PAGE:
My Playa name changed in later years to be “Pip,” which was my nickname Freshman year in college during my short-lived time in an a capella group called The Undertones. I liked the name and how it sounded vaguely British, so I brought it back:

The four lessons I wrote down from my first year at Burning Man, which I still think are good advice, are:

I have no idea what I meant by this drawing:

Except that I’m still exploring my sexuality as a 31-year old gay man who’s never been a Top yet. My gay friends assure me I am missing out.

Sophomore slumps are real. The lively group I travelled with my first year in 2007 returned in 2008. Our camp was called The Post Apocalyptic Dust Pirates, and the three most commons words I overheard were “death, dust,” and “haggard.” I went off and decided to mushroom trip by myself, to get away from the negativity. I found a camp playing the song “Pop Muzik” by Mon repeat as a joke. I danced to that song for two hours and had the time of my life.

One night I was feelin’ funky and lit up my giant butterfly wings outside a disco-playing camp. It was my favorite camp because most music at Burning Man is EDM, which gets old.

I started doing the electric slide outside the camp. 40 fire-dancers saw me dancing and joined me. They started playing with fire as they did the slide. I kept cool in the center, in my own world.

I flashed back to this moment when I was recently on the paradise island of Gili Air. It was full of timid honeymooners. I started a dance party there at a bar blasting Michael Jackson music, and no one would join my dancing except the Indonesian staff. It made me realize the most special thing about Burning Man is the people there. The first thing they say to you when you arrive is, “Welcome Home.”

If you’re wearing an animal-themed outfit, you can sometimes be chased by Animal Control. It’s an Art Car (no real cars are allowed to roam at Burning Man; they have to be moving for artistic purposes) which will chase down anyone resembling an animal, seize you, throw you in the van, and ply you with beer. Then they put “dog tags” on your neck as a token of your experience and throw your wasted ass out onto the Playa. I always wanted to get chased, but it hasn’t happened…yet.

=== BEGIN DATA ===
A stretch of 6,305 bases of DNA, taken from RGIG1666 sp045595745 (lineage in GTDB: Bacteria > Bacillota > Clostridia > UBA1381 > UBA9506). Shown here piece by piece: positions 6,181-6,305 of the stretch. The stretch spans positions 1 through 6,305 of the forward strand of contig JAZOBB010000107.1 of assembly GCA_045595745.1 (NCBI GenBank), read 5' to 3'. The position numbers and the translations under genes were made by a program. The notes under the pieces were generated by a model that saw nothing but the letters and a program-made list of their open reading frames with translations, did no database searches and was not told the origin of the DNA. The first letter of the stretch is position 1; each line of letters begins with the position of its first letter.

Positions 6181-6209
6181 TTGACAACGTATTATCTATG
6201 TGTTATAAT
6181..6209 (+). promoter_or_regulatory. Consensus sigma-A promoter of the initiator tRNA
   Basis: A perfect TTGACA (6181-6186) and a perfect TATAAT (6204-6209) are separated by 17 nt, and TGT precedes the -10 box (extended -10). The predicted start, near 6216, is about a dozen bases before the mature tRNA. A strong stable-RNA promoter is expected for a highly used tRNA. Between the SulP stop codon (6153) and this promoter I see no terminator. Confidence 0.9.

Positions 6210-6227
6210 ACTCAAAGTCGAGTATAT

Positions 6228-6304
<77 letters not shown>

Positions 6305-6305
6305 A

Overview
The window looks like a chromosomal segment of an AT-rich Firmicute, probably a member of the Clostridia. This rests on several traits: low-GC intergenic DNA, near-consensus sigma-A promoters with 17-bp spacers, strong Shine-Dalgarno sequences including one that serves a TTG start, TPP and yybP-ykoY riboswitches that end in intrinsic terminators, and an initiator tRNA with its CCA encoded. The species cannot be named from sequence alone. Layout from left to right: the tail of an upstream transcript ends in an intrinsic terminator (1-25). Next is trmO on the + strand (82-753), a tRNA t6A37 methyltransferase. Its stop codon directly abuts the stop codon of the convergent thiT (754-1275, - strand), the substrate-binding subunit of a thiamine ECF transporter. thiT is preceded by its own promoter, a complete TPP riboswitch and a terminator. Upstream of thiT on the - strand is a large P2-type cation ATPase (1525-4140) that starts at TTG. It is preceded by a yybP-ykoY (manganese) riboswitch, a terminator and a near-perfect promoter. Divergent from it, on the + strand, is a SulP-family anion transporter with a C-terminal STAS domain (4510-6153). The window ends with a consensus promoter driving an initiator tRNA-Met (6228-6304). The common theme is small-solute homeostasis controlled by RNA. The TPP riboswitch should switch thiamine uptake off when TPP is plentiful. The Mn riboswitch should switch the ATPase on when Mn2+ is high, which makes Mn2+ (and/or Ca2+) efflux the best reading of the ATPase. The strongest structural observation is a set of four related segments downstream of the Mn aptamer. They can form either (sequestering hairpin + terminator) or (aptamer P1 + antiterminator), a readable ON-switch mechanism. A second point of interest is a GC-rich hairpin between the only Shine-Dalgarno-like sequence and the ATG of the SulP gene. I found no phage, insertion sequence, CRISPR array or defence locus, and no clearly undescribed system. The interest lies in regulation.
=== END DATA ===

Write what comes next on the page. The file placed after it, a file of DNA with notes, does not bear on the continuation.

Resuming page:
I walked into a marching band with a flaming tuba. They were playing “Amazing Grace.”

We took my best friend Aaron to Slut Court. The judge wore a crazy red cape and charged him with being a slut. His sentence was to fake jack off another friend in a cage for awhile. Burning Man is funny.

It was the last day of my first year. I’d already packed up my belongings and was ready to depart. I had some time to kill, so I wandered over to the aviation camp. I discovered they held a raffle to go up in a biplane to 10,000 feet, where you could see it all. Of course, I won the lottery. They strapped a parachute to me and I went up in the plane. “Wanna jump?” they offered, “just pull the cord after like 10 seconds.” I really wanted to, but I decided it was too dangerous. Part of me really regrets that decision and the other part wonders if there would be a part of me to regret it had I jumped.

Being on a drug-addled trip every day can feel like you’re chasing a high. It should be said that many people don’t touch drugs at Burning Man. One sober day, I drew this:

I’m diagnosed as a bit bi-polar, so I can run myself ragged trying to feel epic all the time. Or, life feels septic. There’s very little in-between. I’m realizing that in the middle of those extremes lies contentment. But the only way to reach it is through experiencing your fears. The only way out is thru. Meditation helps me reach that place.

Burning Man is a city that exists for one week in the Black Rock Desert of Nevada. I encourage you to go, if you want. The challenge is to remember what it felt like and bring your reflections back into the real world. To still savor dark chocolate.

I think I’ll go back again this year.